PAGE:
New Video! The Jinx: How Misogyny Helped Free a Murderer

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Sorta transcript:

On Sunday, HBO aired the final episode of The Jinx, a 6-part documentary about multi-millionaire Robert Durst. Durst was suspected but as yet has never been convicted in the disappearance of his wife Kathie Durst in 1982, the murder of Susan Berman in 2000, and the murder and dismemberment of Morris Black in 2001. The documentary came about after filmmakers created a dramatized account of Kathie’s disappearance and the real-life Bobby Durst contacted them to tell his side of the story.

I won’t go into the details because it’s a terrific series and I highly suggest you watch it in full, though if you’re on the Internet at all this week you’ve probably had the shocking ending spoiled for you already.

But that’s not what I want to talk about.

I’d like to briefly mention a different part of the series that absolutely took my breath away. In 2003, Durst was tried for murdering his elderly neighbor Morris Black in Galveston, TX. Durst claimed that he acted in self-defense, and that he struggled with Black over a gun, which went off, killing the old man. Durst then said he panicked and proceeded to chop up the victim into parts that he put in trash bags and dumped into the harbor.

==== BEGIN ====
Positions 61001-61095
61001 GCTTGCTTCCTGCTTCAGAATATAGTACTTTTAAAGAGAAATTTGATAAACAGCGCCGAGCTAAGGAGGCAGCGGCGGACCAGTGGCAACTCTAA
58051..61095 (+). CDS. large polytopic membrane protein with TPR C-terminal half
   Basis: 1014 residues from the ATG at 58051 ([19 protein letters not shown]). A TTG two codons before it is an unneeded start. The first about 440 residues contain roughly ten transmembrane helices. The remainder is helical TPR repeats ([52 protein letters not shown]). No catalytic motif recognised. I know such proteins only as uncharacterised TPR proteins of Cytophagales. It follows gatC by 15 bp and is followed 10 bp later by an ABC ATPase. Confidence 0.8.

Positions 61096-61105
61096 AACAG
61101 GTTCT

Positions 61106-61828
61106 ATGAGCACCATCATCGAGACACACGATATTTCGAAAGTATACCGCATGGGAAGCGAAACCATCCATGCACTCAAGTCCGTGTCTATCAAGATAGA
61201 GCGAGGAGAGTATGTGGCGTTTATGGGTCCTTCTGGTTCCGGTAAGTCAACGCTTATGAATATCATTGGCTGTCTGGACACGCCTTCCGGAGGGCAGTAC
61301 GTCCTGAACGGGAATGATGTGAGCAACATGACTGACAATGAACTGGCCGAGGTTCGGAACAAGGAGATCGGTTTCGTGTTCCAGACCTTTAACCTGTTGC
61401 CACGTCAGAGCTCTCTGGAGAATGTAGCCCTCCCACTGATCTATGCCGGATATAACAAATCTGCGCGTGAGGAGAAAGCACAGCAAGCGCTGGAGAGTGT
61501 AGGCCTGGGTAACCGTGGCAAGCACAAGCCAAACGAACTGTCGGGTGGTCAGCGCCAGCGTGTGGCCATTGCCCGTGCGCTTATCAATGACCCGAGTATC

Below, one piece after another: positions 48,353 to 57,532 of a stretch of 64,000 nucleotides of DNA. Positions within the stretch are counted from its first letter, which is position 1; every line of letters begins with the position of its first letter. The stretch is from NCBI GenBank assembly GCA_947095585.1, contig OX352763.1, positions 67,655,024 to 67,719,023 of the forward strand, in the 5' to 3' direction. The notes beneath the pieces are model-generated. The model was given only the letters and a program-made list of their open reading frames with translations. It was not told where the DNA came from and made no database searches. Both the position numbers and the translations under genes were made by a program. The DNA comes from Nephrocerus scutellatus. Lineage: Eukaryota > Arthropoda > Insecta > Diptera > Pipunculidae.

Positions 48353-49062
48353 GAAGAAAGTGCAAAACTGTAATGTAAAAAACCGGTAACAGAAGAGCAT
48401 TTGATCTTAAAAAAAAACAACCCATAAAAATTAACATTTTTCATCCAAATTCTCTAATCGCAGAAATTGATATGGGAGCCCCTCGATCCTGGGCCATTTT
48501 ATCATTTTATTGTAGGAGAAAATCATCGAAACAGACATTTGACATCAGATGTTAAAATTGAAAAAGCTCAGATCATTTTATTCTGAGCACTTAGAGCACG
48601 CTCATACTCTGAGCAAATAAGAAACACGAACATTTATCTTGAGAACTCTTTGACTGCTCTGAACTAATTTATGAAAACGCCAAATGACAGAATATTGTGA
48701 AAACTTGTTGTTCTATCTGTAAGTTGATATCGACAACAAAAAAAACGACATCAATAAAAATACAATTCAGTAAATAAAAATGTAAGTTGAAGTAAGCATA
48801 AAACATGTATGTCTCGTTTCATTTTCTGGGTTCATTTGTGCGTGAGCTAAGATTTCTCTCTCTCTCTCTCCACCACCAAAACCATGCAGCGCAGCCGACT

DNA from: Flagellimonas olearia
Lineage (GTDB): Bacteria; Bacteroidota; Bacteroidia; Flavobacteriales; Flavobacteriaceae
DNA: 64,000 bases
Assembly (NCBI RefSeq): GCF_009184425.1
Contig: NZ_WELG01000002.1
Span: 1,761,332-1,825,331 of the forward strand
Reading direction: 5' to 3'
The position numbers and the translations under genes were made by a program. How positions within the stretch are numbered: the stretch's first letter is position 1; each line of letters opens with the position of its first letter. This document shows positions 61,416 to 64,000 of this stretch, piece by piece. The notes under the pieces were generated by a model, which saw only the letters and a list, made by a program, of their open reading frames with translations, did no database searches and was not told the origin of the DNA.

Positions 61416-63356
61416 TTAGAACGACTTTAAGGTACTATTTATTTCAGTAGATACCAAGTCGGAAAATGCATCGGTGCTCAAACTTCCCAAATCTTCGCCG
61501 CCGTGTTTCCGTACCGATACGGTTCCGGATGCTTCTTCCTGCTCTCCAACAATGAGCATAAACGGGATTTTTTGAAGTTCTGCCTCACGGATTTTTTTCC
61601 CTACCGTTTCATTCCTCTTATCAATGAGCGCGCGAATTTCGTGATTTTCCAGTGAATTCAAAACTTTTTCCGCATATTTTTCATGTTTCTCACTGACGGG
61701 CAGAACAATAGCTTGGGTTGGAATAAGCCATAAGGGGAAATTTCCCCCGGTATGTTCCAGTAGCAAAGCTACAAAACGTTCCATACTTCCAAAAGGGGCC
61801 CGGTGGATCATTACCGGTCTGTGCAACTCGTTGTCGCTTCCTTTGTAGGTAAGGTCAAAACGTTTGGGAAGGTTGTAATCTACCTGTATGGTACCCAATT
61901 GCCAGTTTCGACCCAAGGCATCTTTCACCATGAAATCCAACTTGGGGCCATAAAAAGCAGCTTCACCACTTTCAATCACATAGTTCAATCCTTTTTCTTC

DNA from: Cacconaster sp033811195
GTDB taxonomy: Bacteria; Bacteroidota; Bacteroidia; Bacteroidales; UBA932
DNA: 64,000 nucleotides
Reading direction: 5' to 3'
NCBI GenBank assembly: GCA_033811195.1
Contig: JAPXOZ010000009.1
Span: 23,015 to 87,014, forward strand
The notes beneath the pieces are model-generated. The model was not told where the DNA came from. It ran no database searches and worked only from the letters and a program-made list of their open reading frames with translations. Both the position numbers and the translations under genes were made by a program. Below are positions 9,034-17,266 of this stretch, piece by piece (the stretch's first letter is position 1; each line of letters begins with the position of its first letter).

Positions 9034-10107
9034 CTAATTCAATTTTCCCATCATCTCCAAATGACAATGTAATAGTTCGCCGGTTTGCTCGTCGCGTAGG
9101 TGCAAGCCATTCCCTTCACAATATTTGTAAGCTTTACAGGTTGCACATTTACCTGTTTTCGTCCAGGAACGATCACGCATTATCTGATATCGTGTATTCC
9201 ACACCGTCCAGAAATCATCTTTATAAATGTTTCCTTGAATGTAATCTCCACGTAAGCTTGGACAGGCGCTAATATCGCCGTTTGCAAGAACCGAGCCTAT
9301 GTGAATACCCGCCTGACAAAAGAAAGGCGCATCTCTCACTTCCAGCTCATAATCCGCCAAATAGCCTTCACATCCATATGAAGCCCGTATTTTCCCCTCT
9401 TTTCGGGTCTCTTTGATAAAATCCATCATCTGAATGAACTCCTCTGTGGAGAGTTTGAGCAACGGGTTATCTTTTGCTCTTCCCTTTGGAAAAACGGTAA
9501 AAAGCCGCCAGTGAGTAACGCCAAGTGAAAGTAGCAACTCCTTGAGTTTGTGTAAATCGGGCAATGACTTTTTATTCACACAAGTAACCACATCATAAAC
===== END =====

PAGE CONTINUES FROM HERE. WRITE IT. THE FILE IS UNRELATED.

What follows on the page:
The documentary interviews some jury members, who seem shockingly convinced of Durst’s innocence. It also shows interviews with Dursts’ attorneys, who describe their strategy of how to get the jury to forgive the fact that Durst was in Texas dressing as a woman and using a false name because he was fleeing a renewed investigation into the suspicious disappearance of his wife.

The defense did that by making the New York attorney pursuing that investigation, Jeanine Pirro, into a bogeyman. And what better bogeyman for a backwater Texas town than a successful woman?

Durst’s lawyer, Dick DeGuerin, told the Texas jury that Pirro was ”grandstanding” at the expense of Mr. Durst, and that he was driven from New York by a “politically motivated woman.”

As if that wasn’t bad enough, he goes on to say that Durst’s murder and dismemberment of Morris Black never would have happened had it not been for Pirro. It’s literally all Pirro’s fault, for continuing to investigate the disappearance of Kathie Durst, despite the fact that Pirro had not even named Bob Durst as a suspect in the investigation.